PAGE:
Does negative symptom change relate to neurocognitive change in schizophrenia? Implications for targeted treatments

  • Bell M
  • Mishara A
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Abstract

Negative symptoms and cognitive dysfunction are among the most challenging obstacles in the treatment of schizophrenia. It is unknown to what extent they are overlapping or independent disease processes. In the search for targeted treatments of negative symptoms and cognitive impairments, it is imperative to determine their longitudinal relationship. 267 stable outpatients with schizophrenia in a work and cognitive rehabilitation program were evaluated using symptom measures and a comprehensive neuropsychological test battery at baseline and at the conclusion of rehabilitation, 6 months later. Baseline negative symptom, neuropsychological variables and change scores from intake to follow-up on these variables were correlated. These analyses were repeated with a subsample (n = 161) who had clinically significant negative symptoms at baseline. ANCOVA's were performed to compare patients whose negative symptoms improved by 5 points or more (n = 69) with those whose negative symptoms got worse by 5 points or more (n = 26) on their neurocognitive performance at follow-up. Intake negative symptoms were significantly associated with theory of mind and visuomotor processing. Results failed to support a lawful relationship between change in negative symptoms and neurocognition. These findings suggest that negative symptoms and neurocognition should be viewed as relatively independent targets for intervention. © 2005 Elsevier B.V. All rights reserved.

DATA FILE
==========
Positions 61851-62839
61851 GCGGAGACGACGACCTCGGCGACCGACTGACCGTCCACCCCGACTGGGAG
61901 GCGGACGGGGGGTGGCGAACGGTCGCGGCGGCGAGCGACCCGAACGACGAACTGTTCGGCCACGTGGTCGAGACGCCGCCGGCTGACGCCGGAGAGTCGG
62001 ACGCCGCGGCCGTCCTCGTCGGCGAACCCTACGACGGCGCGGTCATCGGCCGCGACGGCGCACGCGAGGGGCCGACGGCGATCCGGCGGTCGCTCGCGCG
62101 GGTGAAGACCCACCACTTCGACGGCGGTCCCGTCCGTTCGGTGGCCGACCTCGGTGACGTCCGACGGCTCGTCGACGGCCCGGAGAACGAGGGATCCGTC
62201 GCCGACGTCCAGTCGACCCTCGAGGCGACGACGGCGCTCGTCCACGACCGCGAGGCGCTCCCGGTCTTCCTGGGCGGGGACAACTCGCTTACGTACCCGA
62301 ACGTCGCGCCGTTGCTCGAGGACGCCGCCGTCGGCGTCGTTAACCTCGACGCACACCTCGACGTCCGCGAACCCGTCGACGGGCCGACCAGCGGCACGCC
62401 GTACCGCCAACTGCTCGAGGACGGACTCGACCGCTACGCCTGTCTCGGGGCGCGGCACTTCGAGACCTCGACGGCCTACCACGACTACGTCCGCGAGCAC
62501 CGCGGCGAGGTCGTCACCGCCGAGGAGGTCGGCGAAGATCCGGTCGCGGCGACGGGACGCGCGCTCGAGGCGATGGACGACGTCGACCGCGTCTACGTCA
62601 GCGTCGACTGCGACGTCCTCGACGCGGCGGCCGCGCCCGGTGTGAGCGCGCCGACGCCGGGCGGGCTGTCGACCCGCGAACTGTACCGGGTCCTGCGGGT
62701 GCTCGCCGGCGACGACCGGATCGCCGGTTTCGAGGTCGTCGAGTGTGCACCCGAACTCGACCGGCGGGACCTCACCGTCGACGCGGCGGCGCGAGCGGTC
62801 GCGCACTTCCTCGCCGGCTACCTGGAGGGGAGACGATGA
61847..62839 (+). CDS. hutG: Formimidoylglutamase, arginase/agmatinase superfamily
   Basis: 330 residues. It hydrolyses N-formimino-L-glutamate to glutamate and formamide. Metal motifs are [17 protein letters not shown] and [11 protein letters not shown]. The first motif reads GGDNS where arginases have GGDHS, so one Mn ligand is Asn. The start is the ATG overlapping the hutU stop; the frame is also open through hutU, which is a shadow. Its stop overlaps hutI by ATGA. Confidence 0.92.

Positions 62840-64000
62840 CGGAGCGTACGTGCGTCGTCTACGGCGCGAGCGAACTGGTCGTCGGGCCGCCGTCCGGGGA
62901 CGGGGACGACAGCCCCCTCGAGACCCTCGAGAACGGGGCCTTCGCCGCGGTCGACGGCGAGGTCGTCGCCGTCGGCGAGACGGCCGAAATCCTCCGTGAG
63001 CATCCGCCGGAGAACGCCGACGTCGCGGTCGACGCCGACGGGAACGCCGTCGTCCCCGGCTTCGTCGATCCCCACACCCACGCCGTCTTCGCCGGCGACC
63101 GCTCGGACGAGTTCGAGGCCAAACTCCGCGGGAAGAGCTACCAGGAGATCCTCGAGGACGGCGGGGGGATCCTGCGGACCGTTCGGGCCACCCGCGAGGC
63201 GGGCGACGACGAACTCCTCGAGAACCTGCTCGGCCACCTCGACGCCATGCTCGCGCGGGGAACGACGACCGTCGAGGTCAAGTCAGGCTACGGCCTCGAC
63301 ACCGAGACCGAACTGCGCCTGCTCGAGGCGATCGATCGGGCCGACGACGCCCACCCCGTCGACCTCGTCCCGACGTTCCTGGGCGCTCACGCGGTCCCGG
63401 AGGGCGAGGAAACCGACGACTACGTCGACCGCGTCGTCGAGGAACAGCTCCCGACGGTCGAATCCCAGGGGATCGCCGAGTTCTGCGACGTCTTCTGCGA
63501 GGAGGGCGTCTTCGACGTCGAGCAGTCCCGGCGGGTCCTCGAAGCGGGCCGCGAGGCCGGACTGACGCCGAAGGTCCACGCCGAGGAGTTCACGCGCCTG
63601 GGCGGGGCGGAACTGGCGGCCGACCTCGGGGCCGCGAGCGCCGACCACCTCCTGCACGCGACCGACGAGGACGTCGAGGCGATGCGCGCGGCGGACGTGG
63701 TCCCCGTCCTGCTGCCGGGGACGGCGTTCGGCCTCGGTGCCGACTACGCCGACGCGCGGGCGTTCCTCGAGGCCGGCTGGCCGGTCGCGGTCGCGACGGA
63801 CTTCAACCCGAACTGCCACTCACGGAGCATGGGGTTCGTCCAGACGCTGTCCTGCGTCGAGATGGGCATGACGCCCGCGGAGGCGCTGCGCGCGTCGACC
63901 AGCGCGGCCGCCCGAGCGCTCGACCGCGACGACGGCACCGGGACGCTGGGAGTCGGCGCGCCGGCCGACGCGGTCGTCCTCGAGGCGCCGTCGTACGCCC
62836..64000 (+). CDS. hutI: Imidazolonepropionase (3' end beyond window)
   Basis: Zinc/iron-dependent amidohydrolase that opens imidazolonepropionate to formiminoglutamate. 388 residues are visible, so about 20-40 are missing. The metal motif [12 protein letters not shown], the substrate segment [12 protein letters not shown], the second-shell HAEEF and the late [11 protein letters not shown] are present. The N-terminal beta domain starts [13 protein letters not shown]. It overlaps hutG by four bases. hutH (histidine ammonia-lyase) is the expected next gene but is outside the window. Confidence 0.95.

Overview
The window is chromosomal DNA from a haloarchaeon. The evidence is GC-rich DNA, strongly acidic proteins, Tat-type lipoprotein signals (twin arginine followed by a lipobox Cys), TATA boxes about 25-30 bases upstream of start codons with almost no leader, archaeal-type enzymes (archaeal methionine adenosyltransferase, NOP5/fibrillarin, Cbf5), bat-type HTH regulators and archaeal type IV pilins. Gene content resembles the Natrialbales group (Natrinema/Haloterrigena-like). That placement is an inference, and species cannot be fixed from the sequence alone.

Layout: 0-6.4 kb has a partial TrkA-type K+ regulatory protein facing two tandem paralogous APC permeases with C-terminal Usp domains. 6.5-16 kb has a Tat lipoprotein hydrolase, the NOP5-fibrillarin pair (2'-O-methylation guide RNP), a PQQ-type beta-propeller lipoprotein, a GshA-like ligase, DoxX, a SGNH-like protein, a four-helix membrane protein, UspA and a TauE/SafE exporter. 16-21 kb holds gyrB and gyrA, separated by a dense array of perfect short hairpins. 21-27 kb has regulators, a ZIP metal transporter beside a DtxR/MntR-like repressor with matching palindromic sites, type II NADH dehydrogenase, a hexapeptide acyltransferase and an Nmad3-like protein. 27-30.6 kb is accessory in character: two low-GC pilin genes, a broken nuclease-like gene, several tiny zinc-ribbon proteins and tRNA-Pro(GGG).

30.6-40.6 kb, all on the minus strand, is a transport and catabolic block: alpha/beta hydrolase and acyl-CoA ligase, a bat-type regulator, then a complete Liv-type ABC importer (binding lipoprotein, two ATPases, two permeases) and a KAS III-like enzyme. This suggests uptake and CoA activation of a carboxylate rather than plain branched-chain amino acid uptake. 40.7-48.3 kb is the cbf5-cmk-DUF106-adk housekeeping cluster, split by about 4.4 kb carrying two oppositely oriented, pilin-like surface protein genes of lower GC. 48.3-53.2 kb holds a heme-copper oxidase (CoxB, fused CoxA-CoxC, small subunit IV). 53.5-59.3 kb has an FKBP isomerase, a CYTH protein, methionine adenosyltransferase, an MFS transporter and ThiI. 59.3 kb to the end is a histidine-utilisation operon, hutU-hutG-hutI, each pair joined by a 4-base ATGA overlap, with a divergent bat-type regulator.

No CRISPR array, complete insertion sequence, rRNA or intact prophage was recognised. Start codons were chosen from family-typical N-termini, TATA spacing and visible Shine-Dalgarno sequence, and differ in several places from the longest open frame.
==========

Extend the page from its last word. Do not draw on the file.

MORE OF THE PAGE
Author-supplied keywords

  • Longitudinal relationship
  • Negative symptoms
  • Neuropsychological tests
  • Schizophrenia
  • Theory of mind

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Authors

  • Morris D. Bell

  • Aaron L. Mishara

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